In the cities, where the one child policy is strictly imposed, prejudice against girls has eased. But in the countryside, the preference for male children is often overwhelming, and new wives live in dread of bearing female children. Sex-selective abortions are still reported to be widespread, with high technology coming to the service of traditional customs. In even relatively backward areas, hospitals have ultra-sound scanners which allow expectant mothers to determine the sex of the foetus, although the central government outlawed this practice in 1995.
At worst, prejudice results in the death by neglect and abandonment of girls when they are born. But many girls are simply not registered at birth, and sent to distant relatives, so that the couple can try for a boy. In the early 1990s, all these factors contributed to a sex ratio birth imbalance of around 117 boys born to every 100 girls.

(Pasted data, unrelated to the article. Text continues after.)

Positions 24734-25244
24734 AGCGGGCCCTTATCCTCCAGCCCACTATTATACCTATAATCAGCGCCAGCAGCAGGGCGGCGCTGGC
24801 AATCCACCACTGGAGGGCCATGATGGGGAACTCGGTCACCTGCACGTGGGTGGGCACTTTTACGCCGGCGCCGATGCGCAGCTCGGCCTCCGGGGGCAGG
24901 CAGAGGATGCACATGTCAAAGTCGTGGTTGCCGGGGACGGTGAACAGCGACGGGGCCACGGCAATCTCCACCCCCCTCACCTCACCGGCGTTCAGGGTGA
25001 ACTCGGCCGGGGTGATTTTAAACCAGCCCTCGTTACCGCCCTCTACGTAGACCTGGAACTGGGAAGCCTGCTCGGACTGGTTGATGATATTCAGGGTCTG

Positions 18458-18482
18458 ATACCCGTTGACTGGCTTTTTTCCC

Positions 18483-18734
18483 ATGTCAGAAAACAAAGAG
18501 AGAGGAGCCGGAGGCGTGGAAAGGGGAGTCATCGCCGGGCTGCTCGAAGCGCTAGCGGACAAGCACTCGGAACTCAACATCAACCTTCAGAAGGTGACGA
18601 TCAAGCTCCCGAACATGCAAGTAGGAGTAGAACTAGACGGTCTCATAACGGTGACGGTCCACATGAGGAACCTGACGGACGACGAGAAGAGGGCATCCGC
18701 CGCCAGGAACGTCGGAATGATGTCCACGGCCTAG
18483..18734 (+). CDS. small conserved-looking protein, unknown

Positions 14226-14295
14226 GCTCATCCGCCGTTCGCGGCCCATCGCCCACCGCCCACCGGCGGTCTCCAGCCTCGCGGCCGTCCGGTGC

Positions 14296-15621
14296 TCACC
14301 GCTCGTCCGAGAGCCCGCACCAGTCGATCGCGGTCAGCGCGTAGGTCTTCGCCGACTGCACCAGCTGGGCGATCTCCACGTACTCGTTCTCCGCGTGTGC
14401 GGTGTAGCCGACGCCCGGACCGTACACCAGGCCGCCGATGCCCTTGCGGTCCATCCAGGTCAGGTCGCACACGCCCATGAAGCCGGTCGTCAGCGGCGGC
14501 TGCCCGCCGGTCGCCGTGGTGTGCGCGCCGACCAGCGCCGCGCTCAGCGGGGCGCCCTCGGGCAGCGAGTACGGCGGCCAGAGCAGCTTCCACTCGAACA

In many rural areas, the biggest shift in policy has been to allow couples to have a second child without penalties, so long as the births are spread by five years and planned under the quota system. Those who press ahead without permission and have extra children can still be heavily penalised.
Chinese family planning policy has also shifted to offer farmers "economic favours" if they abide by China's family planning rules - regardless of a child's sex. In the countryside, family planning is supposed to be integrated with rural development projects and schemes to increase farmers' incomes. Rural households which obeyed family planning rules are supposed to be given priority in getting loans, materials, technical assistance, and social welfare from the local government. But the reforms further penalise the poorest families which have too many children.Reuse content